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I am grateful that friends and colleagues provide positive feedback and am fascinated by the way each person relates to a performance according to his/her own mindset. Dixon Place was the third venue where friends viewed After All, and they mentioned seeing new things at each performance:

  • A musician friend was struck by the unusual timbres created by the cello.
  • A writer who works in film as well as print found the integration of music, movement, and visuals seamless.
  • A neuromuscular therapist and former dancer commented on the articulation, power, and intensity of the movement.
  • A colleague who teaches dance composition found the movement choices thought–provoking, and two Tibetan Buddhist practitioners saw bardos (in–between states).

One friend told me that After All looks like a completely different piece in each venue because the video projection changes so significantly in each space. A videographer who came to the spacing rehearsal in the theatre sat in the last row during one runthrough and in the first row during the second and also commented it was like viewing two different pieces.


Video capture After All at Dixon Place

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In case you haven’t received the MailChimp announcement I sent out a few weeks ago, click here for ticket information for Dixon Place Presents Crossing Boundaries Series, curated by Marcia Monroe, on September 29, 2015 at 7:30 p.m. Also on the program will be work by choreographers Amos Pinhasi, Kyle Georgina Marsh, and Natalia Fernandes.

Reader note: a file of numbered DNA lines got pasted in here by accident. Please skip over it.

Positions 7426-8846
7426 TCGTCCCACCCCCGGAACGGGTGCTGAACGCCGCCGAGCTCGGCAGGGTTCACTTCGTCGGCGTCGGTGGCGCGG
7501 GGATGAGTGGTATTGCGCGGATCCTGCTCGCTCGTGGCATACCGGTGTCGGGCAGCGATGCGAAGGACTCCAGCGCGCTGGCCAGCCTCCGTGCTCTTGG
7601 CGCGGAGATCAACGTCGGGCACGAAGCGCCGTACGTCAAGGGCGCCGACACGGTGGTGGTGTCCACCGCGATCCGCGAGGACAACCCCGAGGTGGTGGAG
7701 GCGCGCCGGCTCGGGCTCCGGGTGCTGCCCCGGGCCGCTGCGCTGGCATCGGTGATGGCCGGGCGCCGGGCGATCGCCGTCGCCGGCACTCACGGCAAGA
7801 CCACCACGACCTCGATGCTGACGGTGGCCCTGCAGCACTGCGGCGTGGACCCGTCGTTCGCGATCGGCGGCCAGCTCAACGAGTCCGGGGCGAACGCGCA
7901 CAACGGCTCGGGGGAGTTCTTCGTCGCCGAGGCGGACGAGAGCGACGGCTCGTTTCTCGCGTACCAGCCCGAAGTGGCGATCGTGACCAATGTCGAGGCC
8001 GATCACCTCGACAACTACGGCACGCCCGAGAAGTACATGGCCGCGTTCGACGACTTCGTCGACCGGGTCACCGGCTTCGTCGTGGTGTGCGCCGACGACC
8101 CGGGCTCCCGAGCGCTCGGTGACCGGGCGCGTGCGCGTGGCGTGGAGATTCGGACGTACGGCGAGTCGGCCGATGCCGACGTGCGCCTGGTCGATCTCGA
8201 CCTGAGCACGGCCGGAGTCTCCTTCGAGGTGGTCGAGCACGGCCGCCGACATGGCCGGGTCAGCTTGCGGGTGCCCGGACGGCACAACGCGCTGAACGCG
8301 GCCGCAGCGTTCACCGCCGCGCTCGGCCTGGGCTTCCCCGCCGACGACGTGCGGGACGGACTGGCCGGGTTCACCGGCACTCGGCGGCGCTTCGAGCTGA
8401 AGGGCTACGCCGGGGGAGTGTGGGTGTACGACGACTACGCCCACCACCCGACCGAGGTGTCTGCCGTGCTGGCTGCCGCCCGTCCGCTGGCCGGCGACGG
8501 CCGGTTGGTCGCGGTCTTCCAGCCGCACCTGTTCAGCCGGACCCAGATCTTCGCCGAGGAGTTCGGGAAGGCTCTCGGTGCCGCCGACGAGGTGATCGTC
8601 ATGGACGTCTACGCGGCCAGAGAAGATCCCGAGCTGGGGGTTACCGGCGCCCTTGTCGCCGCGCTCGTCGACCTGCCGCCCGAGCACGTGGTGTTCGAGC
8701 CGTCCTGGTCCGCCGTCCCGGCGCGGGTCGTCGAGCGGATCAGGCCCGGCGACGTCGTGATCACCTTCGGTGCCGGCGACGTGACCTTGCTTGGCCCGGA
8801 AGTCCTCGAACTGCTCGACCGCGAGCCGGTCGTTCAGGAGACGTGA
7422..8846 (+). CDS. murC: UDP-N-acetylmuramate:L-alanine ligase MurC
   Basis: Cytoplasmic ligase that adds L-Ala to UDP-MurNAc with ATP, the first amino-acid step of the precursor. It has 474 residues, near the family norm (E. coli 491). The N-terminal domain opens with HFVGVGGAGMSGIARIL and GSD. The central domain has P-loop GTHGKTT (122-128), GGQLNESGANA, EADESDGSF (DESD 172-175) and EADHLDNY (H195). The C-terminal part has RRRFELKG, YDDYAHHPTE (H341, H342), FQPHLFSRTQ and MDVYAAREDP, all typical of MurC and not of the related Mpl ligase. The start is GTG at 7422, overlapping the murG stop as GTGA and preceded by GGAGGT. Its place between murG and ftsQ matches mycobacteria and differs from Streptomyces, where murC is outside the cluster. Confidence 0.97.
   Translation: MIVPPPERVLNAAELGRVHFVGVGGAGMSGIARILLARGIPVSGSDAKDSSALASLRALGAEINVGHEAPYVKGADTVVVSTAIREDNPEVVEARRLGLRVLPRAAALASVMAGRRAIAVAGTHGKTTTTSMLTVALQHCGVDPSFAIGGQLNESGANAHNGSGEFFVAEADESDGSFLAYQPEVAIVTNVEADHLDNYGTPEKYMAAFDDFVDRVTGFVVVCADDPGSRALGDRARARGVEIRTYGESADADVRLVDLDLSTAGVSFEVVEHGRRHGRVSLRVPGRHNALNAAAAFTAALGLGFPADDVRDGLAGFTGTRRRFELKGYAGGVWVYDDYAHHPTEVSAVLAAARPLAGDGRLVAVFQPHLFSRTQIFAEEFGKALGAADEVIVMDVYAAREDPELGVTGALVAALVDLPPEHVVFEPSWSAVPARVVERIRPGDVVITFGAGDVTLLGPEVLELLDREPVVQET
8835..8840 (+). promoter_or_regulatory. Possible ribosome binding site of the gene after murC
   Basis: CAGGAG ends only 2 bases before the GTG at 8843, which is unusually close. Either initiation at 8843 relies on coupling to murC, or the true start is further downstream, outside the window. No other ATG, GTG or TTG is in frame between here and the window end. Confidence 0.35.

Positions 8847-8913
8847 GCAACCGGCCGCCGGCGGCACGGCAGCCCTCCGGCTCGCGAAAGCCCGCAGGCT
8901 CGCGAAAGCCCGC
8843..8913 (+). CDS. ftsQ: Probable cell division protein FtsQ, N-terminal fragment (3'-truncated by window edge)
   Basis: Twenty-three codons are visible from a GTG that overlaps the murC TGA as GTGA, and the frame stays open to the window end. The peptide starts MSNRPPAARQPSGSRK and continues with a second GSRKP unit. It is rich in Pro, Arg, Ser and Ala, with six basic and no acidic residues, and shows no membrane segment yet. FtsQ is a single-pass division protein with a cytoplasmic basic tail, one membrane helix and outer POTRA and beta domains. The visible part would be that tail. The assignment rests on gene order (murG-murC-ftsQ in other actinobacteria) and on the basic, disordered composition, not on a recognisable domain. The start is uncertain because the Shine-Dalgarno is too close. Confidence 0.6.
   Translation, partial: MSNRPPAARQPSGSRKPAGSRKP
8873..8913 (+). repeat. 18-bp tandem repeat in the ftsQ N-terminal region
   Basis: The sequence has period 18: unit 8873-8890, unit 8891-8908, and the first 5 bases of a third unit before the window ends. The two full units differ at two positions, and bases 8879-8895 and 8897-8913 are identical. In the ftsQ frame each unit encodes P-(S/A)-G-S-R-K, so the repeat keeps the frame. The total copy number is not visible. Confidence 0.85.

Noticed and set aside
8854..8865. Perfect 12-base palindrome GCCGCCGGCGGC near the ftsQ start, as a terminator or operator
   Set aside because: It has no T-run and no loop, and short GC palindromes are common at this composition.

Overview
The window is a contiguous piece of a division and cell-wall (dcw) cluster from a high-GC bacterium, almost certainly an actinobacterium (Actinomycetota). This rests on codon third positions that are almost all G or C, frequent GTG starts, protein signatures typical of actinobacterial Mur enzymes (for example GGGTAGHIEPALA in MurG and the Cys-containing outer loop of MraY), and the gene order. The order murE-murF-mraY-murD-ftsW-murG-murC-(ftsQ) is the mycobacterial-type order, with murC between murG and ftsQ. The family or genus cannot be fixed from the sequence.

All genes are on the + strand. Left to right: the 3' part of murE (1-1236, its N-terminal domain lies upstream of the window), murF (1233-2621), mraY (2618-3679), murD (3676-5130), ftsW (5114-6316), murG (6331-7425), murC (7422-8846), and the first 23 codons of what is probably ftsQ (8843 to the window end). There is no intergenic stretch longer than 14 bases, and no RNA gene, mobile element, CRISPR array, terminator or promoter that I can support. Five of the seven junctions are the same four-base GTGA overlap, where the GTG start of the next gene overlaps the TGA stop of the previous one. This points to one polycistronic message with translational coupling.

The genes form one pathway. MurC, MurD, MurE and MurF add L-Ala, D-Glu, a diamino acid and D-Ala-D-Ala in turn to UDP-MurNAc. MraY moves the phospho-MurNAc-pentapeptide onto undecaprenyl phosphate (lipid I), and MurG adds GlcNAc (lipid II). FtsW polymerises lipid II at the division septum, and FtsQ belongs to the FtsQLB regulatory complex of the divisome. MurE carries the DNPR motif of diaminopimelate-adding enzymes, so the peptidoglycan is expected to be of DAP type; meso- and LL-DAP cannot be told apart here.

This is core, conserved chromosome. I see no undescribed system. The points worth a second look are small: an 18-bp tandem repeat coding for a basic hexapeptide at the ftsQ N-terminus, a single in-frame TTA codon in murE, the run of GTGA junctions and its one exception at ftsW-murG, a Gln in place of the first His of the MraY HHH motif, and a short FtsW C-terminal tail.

Photo: Ian Douglas

A few weeks after being invited to perform After All on September 29th at 7:30 pm, for Dixon Place’s Crossing Boundaries (curated by Marcia Monroe), I was surprised to receive an e-mail informing me that the floor of the theater will be painted red for the month of September. My costume is red and collaborating video artist Andrew Gurian was planning to project from the balcony, from where the video will spill on the floor as well as the walls.

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Luckily, he is open-minded about this turn of events. He says we will have to wait until we see the color and finish of the paint and try projecting onto the newly-colored floor to find out how a red floor will affect the video projection. If the red is very dark, for example, we may have to rethink the placement of the projector and its spill. It is also possible that where the video is red, projecting it onto a red floor may result in white light.